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Anonymous asked in Politics & GovernmentMilitary · 1 decade ago

Can anyone recommend some good non-fiction history books?

I have two requirements: they must be both scholarly and readable. The following list will give you some idea of my tastes. Thanks, fellow history buffs!

David McCullough--The Great Bridge, A Path Between the Seas, Truman, 1776, etc.

Stephen Ambrose--Band of Brothers, etc.

Joseph Ellis--Founding Brothers, American Sphinx, etc.

Antonia Fraser--Cromwell; Mary Queen of Scots, etc.

H.W. Brands--bios of FDR, Franklin, Jackson, etc.

Alison Weir--Queen Elizabeth I; Eleanor of Aquitaine, etc.

Will and Ariel Durant--History of Western Civilization Series, 11 vols.

Thomas Costain--History of the Plantagenets, 4 vols.

John Toland--The Rising Sun, The Last Hundred Days, etc.

Cornelius Ryan--Longest Day; A Bridge Too Far

John Keegan--Face of Battle, Mask of Command, etc.

Martin Gilbert--Churchill; The Holocaust, etc.

Robert Remini--Andrew Jackson, 3 vols,; Henry Clay; Daniel Webster, etc.

Shelby Foote--The Civil War, 3 vols.

Bruce Catton--Army of the Potomac, 3 vols; Centennial History of the Civil War, 3 vols.

Douglas Southall Freeman--R.E. Lee, 4 vols.; Lee's Lieutenants, 3 vols; Geroge Washington, 7 vols.

Dumas Malone--Jefferson and His Time, 6 vols.

W. Bruce Lincoln--The Romanovs

Robert K. Massie--Peter the Great; Nicholas and Alexandria

Simon Sebag-Montefiore--Prince of Princes: Potemkin; Stalin: Court of the Red Tsar

Robert Aspery--Frederick the Great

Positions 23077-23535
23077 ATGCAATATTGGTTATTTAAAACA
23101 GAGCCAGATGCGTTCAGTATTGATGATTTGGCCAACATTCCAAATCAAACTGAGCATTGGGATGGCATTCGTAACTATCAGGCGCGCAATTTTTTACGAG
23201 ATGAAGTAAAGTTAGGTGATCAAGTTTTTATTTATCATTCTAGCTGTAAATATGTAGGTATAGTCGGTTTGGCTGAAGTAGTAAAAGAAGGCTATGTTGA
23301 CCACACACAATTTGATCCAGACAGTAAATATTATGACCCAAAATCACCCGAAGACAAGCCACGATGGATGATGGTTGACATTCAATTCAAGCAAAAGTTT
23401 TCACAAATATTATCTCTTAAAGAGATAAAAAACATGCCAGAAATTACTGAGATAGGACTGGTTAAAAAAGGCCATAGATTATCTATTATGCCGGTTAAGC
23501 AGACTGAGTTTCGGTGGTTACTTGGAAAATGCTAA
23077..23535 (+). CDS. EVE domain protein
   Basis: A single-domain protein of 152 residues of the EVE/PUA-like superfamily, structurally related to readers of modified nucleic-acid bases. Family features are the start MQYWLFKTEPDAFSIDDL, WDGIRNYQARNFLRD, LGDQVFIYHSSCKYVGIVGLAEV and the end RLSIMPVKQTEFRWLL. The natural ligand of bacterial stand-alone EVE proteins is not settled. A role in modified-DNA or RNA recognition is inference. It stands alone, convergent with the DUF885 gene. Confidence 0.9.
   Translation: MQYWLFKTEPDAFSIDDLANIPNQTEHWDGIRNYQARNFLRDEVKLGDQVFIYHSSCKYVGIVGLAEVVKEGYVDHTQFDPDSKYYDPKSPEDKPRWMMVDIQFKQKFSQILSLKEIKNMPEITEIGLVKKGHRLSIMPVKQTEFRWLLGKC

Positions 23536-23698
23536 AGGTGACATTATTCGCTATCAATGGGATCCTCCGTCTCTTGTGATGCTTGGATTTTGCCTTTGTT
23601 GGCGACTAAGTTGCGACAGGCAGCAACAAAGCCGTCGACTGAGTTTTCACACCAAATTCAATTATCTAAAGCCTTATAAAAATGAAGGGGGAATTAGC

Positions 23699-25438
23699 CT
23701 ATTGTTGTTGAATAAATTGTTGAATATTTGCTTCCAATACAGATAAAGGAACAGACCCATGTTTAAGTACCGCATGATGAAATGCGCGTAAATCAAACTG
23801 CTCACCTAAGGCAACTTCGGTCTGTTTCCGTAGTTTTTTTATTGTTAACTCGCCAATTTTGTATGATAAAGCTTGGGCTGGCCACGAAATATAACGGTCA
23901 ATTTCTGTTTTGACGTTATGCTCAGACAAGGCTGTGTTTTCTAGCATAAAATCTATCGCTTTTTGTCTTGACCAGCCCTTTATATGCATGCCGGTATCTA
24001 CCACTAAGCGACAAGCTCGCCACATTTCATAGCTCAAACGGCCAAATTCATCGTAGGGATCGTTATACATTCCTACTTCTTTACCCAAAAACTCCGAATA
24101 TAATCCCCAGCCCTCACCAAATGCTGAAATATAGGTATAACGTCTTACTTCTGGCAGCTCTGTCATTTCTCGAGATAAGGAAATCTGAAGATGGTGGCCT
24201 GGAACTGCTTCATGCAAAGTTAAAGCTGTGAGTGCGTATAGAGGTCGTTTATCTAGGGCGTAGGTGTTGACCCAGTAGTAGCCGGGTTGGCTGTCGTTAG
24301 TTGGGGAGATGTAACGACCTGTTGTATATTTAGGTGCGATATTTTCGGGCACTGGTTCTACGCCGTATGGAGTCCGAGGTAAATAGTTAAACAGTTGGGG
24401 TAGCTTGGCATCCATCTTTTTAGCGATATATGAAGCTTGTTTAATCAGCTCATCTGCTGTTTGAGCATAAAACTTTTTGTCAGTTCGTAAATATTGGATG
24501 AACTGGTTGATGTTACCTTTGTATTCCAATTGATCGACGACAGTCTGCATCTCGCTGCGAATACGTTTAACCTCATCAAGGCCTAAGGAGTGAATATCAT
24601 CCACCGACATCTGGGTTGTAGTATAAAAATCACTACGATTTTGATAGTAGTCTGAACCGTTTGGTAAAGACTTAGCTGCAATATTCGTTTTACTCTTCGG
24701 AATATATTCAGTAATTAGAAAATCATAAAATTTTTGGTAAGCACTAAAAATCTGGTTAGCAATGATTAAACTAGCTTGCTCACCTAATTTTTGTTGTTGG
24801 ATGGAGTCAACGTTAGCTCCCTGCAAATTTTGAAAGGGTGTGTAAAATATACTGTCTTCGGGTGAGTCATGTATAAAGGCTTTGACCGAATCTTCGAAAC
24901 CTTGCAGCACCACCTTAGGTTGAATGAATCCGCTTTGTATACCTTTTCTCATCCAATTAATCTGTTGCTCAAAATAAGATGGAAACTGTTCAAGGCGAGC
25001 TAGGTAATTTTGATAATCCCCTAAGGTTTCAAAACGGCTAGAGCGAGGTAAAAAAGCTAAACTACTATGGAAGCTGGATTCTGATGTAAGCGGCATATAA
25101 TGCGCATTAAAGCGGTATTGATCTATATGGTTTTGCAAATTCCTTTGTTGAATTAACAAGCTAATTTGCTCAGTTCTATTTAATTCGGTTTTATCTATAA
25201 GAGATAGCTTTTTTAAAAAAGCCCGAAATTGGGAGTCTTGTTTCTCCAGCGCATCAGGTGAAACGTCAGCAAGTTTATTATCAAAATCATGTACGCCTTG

C.V. Wedgwood--The Thirty Years War; The King's Peace, The King's War, A Coffin for King Charles

Thomas Pakenham--The Boer War; The Scramble for Africa

Martin Meredith--The Fate of Africa; Diamonds, Guns & War

John Julius Norwich--The Normans in Sicily; A History of Byzantium, 3 vols.

Lord Kinross--The Ottoman Centuries; Ataturk

John Glubb--The Great Arab Conquests, etc.

New Cambridge Modern History, 11 vols.

David chandler--Campaigns of Napoleon

Frank McLynn--Villa and Zapata; Richard and John: Kings at War

W.L. Warren--Henry II

Allan Nevins--Ordeal of the Union, Emergence of Lincoln, etc.

JB Wolf--Louis XIV

Jared Diamond--Guns, Germs & Steel

Christopher Hibbert--The Borgias and Their Enemies, etc.

Ross King--Michelangelo & The Pope's Ceiling

John Rewald--History of impressionism

Eamon Duffy--Saints & Sinners: History of the Popes

John Hemming--Conquest of the Incas

R.J. Knecht--Renaissance Warrior and Patron: Francis I

Howard Zinn--A People's History of the United States

English Historical Documents Series

Michael Grant--The Rise of the Greeks, etc.

Of course I've read the primary materials such as Herodotus, Thucydides, Polybius, Livy, Tacitus, Suetonius, Dio Cassius, Procopius, Eusebius, Ssu-ma Ch'ien, Pan Ku, Froissart, Saint-Simon, etc. etc. I'm looking here for recommendations of secondary source histories and biographies that you have enjoyed and profited from. I may have already read it, but I appreciate any sharing of the love of history.

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  • Chris
    Lv 5
    1 decade ago
    Favorite Answer

    "That Dark and Bloody River" by Allen Eckert. It chronicles the American Revolution and Indian Wars in the Ohio River Valley. The struggle between Whites and Indians and the atrocities that both side committed.

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  • 1 decade ago

    On Killing--- By David Grossman he is a retired full bird and he talks about the psychologically effect on killing through the different wars we have fought in. He talks about the change from WWII where soldiers didn't want to shoot their weapon to Now in the OIF where close to like 95% have used there weapon. It has alot of info about what is going on in the minds of the soldiers

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  • Anonymous
    1 decade ago

    "Day of Infamy" by Walter Lord.

    It details the Japanese "sneak" attack on Pearl Harbor, and all of the events which led up to Pearl Harbor.

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